Thursday, August 28, 2014


This is my Friday Frights for this week. Our theme this month is Backwoods/Inbred Cannibals. Enjoy your trip to the swamps . . .

No Regrets

     Smoke rises from the campfire and mixes with the dampness in the air, creating a suffocating blend of noxious fumes.

     “Damn it Fred! I told you not to put that mossy wood on the fire. Now I can’t breathe!”

     "Like there’s perfect timber around here to burn. Look around, Joe: we’re in the middle of a swamp. This shit grows on everything. Hell, it looks like your beard might be covered with it.”

     Joe does a slow burn, but moves to the up wind side of the fire, trying to avoid the smoke but, at the same time, not wanting to lose the benefits of the heat. As warm as it was during the day, there is a chill in the air tonight. A weird, uncomfortable chill.

     Joe finds some of the better looking twigs and cut logs in the pile sitting behind him and gets a huge bonfire going. “That’s a little more like it,”he says. I know how to make a fire!”

     “Sure, you idiot,” Fred says. “Number one, you’ll waste all of our wood like that, and number two, we’re not supposed to be here. You might as well send some flares up into the sky. Tell the whole world we’re here. That would make the Game Warden’s job a whole lot easier. Maybe you have some hand cuffs on you to complete the deal.”

     “You, wuss! No one knows we’re out here. We have the ‘gators we poached hidden real good. No one will miss a few more of the critters. Don’t forget the money, man. It’s there, and it’s good.”

     Fred snorts back at him. Sometimes he wishes he had picked a better partner for this shit than Joe. However, the one positive with him is that the man’s lips are never loosened. Even when he is drunk as a skunk, there is never a single word uttered about the ‘gator hunts.   

     Once the fire settles down a bit, Herb sets the big Dutch Oven in the red-hot coals and relishes the thought of the catfish stew to come. Good eating! There hasn’t been a day yet that the trot lines haven’t produced for him.

     The two of them sit by the fire in canvas camp chairs with a cold beer in their hands. A prerequisite for doing what they do is to make sure there is always plenty of brewskies and ice to keep them cold. Their air boat has plenty of room for that.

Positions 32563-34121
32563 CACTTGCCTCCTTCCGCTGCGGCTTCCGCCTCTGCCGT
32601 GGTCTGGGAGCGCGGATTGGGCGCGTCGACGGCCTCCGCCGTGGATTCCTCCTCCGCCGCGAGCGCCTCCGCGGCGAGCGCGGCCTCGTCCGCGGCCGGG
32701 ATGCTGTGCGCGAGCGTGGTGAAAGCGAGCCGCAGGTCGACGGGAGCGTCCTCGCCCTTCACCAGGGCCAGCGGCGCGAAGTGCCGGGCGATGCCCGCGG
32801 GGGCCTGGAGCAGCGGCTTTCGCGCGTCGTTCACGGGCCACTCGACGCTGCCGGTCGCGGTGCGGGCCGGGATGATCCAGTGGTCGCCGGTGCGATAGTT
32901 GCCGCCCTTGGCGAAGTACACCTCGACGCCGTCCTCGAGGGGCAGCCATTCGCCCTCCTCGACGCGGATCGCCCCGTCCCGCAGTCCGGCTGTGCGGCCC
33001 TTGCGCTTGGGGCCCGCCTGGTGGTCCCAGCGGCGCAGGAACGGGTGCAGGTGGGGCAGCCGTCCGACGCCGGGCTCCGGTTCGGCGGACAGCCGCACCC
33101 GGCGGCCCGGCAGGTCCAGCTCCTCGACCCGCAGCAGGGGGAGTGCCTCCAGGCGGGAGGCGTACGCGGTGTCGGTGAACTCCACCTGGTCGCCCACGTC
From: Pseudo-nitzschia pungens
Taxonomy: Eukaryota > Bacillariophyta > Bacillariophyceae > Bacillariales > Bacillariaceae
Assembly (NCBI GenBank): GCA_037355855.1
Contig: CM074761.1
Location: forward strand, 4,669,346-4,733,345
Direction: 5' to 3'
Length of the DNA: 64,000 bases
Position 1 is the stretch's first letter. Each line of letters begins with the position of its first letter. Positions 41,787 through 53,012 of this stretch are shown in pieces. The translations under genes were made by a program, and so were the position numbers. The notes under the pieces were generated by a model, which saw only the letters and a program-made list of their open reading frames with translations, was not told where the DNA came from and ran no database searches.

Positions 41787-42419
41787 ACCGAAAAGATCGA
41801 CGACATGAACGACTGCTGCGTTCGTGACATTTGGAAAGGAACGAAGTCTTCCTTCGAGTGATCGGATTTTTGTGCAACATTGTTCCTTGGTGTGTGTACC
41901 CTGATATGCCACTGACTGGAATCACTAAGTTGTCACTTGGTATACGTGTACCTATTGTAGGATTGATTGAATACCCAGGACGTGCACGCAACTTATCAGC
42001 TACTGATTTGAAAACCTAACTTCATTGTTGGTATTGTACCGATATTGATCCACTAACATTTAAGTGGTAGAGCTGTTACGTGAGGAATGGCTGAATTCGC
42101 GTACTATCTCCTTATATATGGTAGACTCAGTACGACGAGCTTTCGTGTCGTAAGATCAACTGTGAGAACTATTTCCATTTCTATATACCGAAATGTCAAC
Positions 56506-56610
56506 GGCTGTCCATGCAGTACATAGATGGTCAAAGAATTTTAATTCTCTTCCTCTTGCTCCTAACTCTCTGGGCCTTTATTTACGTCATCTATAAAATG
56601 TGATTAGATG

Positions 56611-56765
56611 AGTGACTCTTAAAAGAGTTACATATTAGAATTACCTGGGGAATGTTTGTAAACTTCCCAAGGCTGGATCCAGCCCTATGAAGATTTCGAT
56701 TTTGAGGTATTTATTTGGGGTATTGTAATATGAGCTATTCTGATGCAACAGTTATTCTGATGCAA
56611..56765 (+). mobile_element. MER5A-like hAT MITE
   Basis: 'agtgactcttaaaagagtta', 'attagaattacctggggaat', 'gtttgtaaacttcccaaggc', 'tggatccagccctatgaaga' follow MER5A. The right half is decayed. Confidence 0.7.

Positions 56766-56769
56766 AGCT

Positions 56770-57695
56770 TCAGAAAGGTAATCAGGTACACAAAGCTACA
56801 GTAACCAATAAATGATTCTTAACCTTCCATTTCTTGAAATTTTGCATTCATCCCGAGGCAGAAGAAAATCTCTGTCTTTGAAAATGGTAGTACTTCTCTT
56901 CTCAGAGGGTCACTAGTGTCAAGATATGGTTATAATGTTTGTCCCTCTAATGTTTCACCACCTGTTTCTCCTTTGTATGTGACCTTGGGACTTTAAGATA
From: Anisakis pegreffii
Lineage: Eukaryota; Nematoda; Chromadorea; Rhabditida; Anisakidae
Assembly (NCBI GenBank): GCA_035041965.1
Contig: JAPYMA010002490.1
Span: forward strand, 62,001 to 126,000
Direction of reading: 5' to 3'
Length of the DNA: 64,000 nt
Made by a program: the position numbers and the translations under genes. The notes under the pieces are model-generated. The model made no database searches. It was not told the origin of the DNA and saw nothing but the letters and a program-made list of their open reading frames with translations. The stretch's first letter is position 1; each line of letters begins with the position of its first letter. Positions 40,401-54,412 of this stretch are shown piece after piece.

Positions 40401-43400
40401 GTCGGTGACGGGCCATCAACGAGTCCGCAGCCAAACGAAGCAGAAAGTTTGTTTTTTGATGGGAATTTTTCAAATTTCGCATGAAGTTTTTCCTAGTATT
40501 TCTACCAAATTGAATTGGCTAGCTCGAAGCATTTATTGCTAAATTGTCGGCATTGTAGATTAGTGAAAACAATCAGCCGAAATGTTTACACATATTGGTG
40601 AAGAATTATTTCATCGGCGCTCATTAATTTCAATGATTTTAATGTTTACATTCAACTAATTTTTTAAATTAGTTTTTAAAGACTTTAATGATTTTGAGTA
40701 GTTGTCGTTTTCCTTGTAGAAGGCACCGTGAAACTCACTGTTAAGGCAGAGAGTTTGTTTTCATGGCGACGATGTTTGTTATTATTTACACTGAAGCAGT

Both men are pretty well half-looped by the time the stew is ready to eat, and they have barely eaten a couple bites when Joe stiffens up. “What’s that noise? Damn it! I think it’s coming down by where we stashed the gators.”

     Fred hears it too and grabs a hold of his twelve gauge, but he sits back down, obviously just wanting it as a safety net. He has no intention of leaving the fire.

     “What’s wrong with you?!” Joe says. “We can’t let someone take the meat and skins. They belong to us!”

     “Don’t interfere,” Fred says. “What is, is. We can’t see over there. We’re safe here. The light from the campfire will let us know if someone is coming after us.”

     “I’m going down there and protect what’s ours.”

     “No you won’t. It’s the kids, Joe. The killer kids. No one confronts them and lives to talk about it. Stay here. Let them do what they want. Tomorrow, we’ll get the hell out of here. It won’t be safe here any longer.”

     Joe is enraged, the beer buzz not enhancing his judgment any. “You damn coward! How does anyone know who they are if they are never seen?”

     “They leave footprints, little ones, of course, and every so often someone swears they hear their voices, almost as if they’re trapped in the swamp air.”

     “You superstitious bastard!”

     Joe grabs his own shot gun and goes chasing off after the killer kids.